It is possible to be a jazz expert and still have no idea who Mel B. Kaufman was. Kaufman (1879-1932), a traveling salesman who sold ladies’ undergarments throughout the U.S., wrote music in his spare time even though he could not read music. His compositions were not really jazz and, while influenced by the structure and syncopations of ragtime (and including one rag, “Muslin Rag”), were not ragtime either.
Known for a time as the “King of the One-Step,” Kaufman wrote 90 pieces (40 published posthumously) that fit into the dance music of the time, particularly 1915-25. While a few of his numbers were given lyrics, most of his music was comprised of peppy instrumentals that could be played by solo pianists or orchestras. Some were recorded by dance bands and many ended up being used later on in films, shorts and cartoons. Best known were “Me-ow” and “Taxi” although all are forgotten today.
Andrew Greene, the leader of the Peacherine Ragtime Society Orchestra, has made it a mission to bring back Mel Kaufman’s music. Step With Pep is the first full-length recording ever of Kaufman’s songs, featuring 24 of his pieces (with “Me-ow” appearing both as an instrumental and a vocal). The group, comprised of a string quartet, bass, flute/piccolo, clarinet, two cornets, trombone, percussionist and pianist Richard Dowling (who has three solo numbers) with William Edwards having three vocals, does a fine job of reviving the obscure songs of Mel B. Kaufman.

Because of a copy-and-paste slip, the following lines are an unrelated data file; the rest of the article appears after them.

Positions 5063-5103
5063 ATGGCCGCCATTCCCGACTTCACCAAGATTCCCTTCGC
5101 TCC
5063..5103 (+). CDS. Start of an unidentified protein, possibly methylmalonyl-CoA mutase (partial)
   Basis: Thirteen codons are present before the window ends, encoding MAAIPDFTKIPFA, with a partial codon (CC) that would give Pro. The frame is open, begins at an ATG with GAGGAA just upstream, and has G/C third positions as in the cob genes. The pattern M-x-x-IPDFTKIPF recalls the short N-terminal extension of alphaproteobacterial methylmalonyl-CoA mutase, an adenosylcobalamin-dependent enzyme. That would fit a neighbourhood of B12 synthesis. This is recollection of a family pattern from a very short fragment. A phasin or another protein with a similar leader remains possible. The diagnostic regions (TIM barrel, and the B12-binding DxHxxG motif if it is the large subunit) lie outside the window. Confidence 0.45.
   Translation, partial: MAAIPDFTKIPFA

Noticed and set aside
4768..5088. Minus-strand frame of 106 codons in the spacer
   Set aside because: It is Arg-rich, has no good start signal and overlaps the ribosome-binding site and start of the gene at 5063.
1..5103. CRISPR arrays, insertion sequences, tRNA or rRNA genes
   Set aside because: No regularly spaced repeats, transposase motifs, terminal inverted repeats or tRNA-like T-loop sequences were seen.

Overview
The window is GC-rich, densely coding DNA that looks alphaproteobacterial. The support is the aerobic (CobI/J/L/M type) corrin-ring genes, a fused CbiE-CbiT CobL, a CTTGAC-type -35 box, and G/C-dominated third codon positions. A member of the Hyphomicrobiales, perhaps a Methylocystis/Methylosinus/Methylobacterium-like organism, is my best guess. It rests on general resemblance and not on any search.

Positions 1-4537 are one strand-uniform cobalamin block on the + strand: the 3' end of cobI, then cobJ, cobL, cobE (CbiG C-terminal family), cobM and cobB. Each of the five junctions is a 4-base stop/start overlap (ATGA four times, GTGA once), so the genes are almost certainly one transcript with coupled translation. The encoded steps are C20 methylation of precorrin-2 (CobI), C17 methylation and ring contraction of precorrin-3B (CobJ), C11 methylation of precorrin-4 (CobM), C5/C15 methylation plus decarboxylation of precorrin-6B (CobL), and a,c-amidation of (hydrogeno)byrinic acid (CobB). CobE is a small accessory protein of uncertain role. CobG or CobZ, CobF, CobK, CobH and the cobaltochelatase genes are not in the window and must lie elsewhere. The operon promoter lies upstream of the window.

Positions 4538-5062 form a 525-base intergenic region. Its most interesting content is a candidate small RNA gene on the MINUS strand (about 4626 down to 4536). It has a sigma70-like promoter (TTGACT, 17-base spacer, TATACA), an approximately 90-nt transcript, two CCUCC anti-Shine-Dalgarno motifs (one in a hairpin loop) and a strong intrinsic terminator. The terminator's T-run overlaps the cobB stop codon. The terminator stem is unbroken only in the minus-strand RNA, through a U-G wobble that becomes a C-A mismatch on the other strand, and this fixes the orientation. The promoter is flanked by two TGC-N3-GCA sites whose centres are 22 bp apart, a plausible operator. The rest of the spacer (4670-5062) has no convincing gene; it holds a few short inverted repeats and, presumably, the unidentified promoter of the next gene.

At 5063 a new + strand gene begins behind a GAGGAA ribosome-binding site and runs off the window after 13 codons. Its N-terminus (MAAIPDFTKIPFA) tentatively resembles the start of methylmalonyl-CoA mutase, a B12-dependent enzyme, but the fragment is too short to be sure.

Andrew Greene’s lengthy liner notes perfectly sum up his life and career, and there are also lists of all of Kaufman’s compositions, vintage recordings of his music on 78, and the songs that appeared in films. Step With Pep is quite definitive and makes the case that Kaufman deserves to be remembered.
Step With Pep (Rivermont BSW-2234, 25 selections, TT = 65:37) www.rivermontrecords.com